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SOURCE

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Source: Cook K. Anemias. In: DiPiro JT, Talbert RL, Yee GC, Matzke GR, Wells BG, Posey LM, eds. Pharmacotherapy: A Pathophysiologic Approach. 10th ed. New York, NY: McGraw-Hill; 2017. http://accesspharmacy.mhmedical.com/content.aspx?bookid=1861&sectionid=146070326. Accessed January 30, 2017.

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DEFINITION

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  • Decreased oxygen-carrying capacity of blood characterized by a decrease in hemoglobin (Hb) or red blood cells (RBCs)

  • World Health Organization (WHO) definition.

    • Men: Hb <13 g/dL (<130 g/L; <8.07 mmol/L)

    • Women: Hb <12 g/dL (<120 g/L; <7.45 mmol/L)

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ETIOLOGY

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  • Macrocytic anemias are a result of quantitative deficiency in hemoglobin synthesis, usually due to iron deficiency or impaired iron utilization.

    • Can be divided into megaloblastic and nonmegaloblastic anemias.

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PATHOPHYSIOLOGY

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  • Hypoproliferative.

    • Marrow damage.

    • Iron deficiency.

    • Decreased stimulation (renal disease, inflammation, metabolic disease)

  • Maturation disorders.

    • Cytoplasmic defects (thalassemia, iron deficiency, sideroblastic)

    • Nuclear maturation defect (folate deficiency, B12 deficiency, refractory anemia)

  • Hemorrhage/hemolysis.

    • Blood loss.

    • Intravascular hemolysis.

    • Autoimmune disease.

    • Hemoglobinopathy.

    • Metabolic/membrane defect.

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EPIDEMIOLOGY

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  • 1.6 billion people in the world are anemic.

  • Iron deficiency is the leading cause of anemia worldwide.

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CLINICAL PRESENTATION

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  • May be asymptomatic or have vague complaints.

  • Patients with B12 deficiency may develop neurologic consequences.

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SIGNS AND SYMPTOMS

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  • Symptoms.

    • Decreased exercise tolerance.

    • Fatigue.

    • Dizziness.

    • Irritability.

    • Weakness.

    • Palpitations.

    • Vertigo.

    • Shortness of breath.

    • Chest pain.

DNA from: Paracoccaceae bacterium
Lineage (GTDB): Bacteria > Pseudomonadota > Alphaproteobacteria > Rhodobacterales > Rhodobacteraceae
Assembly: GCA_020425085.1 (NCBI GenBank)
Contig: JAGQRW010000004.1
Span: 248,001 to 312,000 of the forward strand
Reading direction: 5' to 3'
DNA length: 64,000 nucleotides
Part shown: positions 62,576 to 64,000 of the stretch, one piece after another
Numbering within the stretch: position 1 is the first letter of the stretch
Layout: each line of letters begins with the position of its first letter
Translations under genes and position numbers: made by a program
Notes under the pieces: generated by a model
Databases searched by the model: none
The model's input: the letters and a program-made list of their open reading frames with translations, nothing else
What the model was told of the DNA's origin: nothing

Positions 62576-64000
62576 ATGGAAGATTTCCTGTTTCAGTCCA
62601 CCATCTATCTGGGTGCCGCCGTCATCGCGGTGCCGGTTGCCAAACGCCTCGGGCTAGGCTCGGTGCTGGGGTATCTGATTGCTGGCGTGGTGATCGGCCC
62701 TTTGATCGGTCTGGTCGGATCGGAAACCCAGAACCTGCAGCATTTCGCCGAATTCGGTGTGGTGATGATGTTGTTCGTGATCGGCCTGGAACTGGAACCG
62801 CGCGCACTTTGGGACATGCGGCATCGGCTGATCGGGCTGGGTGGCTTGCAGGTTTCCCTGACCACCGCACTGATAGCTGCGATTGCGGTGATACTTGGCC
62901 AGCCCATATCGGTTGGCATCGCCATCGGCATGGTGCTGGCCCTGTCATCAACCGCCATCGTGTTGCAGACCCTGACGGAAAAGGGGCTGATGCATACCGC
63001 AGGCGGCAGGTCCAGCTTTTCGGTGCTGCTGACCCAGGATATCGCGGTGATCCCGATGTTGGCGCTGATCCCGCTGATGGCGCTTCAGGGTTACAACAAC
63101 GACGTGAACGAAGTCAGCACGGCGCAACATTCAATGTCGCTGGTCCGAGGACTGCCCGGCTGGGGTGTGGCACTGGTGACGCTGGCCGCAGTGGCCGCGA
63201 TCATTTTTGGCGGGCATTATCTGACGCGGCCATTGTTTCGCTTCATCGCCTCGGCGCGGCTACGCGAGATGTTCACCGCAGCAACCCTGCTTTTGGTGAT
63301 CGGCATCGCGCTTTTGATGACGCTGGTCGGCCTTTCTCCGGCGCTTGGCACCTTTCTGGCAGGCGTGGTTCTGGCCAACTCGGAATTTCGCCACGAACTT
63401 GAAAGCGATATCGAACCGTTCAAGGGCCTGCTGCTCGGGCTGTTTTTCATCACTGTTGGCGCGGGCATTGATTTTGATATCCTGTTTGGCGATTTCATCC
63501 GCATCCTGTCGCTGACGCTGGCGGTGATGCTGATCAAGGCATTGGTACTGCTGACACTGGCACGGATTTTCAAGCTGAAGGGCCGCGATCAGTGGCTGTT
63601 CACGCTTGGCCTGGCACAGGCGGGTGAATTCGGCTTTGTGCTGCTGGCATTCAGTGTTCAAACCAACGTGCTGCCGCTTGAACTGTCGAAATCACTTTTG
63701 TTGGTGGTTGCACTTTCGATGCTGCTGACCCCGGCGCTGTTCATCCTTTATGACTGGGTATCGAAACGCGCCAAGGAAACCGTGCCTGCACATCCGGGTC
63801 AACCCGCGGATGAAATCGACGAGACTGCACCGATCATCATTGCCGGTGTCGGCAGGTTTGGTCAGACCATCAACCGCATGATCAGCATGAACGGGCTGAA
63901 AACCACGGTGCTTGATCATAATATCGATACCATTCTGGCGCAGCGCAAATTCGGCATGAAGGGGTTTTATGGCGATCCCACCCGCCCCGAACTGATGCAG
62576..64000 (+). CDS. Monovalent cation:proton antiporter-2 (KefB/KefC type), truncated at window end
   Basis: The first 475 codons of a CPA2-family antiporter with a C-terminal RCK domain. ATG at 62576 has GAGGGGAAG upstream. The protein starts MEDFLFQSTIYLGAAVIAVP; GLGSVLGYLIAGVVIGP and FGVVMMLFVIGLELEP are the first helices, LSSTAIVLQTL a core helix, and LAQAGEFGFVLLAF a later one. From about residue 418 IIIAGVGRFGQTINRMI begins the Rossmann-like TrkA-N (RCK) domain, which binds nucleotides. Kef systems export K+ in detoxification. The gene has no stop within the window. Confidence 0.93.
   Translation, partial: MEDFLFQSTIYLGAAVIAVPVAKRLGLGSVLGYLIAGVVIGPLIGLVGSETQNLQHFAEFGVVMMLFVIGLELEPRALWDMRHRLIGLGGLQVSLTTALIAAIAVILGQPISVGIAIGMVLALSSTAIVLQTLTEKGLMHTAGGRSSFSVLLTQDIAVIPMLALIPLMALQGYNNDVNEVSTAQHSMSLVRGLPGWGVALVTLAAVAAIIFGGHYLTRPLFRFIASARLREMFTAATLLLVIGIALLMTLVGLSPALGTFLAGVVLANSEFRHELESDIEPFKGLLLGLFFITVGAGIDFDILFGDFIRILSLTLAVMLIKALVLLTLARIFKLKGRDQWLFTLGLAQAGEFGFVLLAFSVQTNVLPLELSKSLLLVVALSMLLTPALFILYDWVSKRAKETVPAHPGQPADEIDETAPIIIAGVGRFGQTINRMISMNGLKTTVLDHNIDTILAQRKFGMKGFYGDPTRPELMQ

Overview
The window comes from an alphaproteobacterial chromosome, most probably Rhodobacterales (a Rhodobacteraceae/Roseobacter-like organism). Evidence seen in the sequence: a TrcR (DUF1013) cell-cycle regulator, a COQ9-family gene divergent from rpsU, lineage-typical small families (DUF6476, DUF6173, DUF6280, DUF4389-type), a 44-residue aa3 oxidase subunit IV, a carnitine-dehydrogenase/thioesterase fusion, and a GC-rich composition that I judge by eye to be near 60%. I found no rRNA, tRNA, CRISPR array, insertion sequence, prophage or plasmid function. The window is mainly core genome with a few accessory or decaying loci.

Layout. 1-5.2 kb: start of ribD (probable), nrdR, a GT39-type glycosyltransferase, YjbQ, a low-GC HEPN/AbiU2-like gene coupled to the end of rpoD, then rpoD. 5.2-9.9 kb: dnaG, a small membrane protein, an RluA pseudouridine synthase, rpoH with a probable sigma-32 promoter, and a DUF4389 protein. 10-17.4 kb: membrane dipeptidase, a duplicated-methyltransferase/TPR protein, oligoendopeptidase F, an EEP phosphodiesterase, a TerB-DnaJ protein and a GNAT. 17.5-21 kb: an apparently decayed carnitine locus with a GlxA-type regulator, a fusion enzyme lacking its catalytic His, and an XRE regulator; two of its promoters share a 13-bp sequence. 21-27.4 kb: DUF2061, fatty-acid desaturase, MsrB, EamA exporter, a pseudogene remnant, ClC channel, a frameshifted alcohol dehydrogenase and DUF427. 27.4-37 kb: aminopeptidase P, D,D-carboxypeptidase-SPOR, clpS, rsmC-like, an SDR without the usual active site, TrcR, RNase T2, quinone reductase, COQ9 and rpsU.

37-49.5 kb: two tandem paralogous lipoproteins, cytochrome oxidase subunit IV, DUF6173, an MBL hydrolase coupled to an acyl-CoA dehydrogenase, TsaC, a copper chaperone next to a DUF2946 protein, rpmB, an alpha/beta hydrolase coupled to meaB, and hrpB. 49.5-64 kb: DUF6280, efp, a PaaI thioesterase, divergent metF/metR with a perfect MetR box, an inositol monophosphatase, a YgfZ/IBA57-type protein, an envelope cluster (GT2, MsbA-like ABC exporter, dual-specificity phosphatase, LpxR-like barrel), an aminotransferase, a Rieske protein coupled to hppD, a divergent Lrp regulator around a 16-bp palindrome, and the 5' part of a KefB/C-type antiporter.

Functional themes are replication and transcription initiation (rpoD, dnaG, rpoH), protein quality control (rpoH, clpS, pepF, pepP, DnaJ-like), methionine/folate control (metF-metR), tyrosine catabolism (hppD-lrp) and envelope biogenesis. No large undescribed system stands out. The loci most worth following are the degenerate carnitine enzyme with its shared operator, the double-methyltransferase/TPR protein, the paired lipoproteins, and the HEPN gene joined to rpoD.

• Neurological symptoms in vitamin B12 deficiency.

  • Signs.

    • Tachycardia.

    • Pale appearance.

    • Decreased mental acuity.

    • Increased intensity of some cardiac valvular murmurs.

    • Diminished vibratory sense of gait abnormality in vitamin B12 deficiency.

  • Manifestations of iron deficiency anemia (IDA) (Hgb ≤9 g/dL [90 g/L; 5.59 mmol/L])

    • Glossal pain.

    • Smooth tongue.

    • Reduced salivary flow.

    • Pica (compulsive eating of nonfood items)

    • Pagophagia (compulsive eating of ice)

  • Folate deficiency is typically macrocytic but without neurological symptoms (unlike B12)

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DIAGNOSIS

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MEANS OF CONFIRMATION AND DIAGNOSIS
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LABORATORY TESTS
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  • Complete blood count (CBC) (Table 1)

    • Focus on Hb, hematocrit (Hct), and RBC indices.

    • May initially be normal and then decrease as anemia progresses.

  • Serum iron (low with IDA and anemia of inflammation (AI))

  • Ferritin.

    • Low with IDA and normal to increased in AI

    • Earliest and most sensitive indicator of iron deficiency.

    • Interpret in conjunction with transferring saturation and total iron-binding capacity (TIBC)

  • TIBC (high with IDA and low or normal in AI)

  • Mean cell volume is elevated in vitamin B12 deficiency and folate deficiency.

  • Vitamin B12 and folate levels are low in their respective types of anemia.

  • Homocysteine is elevated in vitamin B12 deficiency and folate deficiency.

  • Methylmalonic acid is elevated in vitamin B12 deficiency.

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Table Graphic Jump Location
TABLE 1.aNormal Hematologic Values

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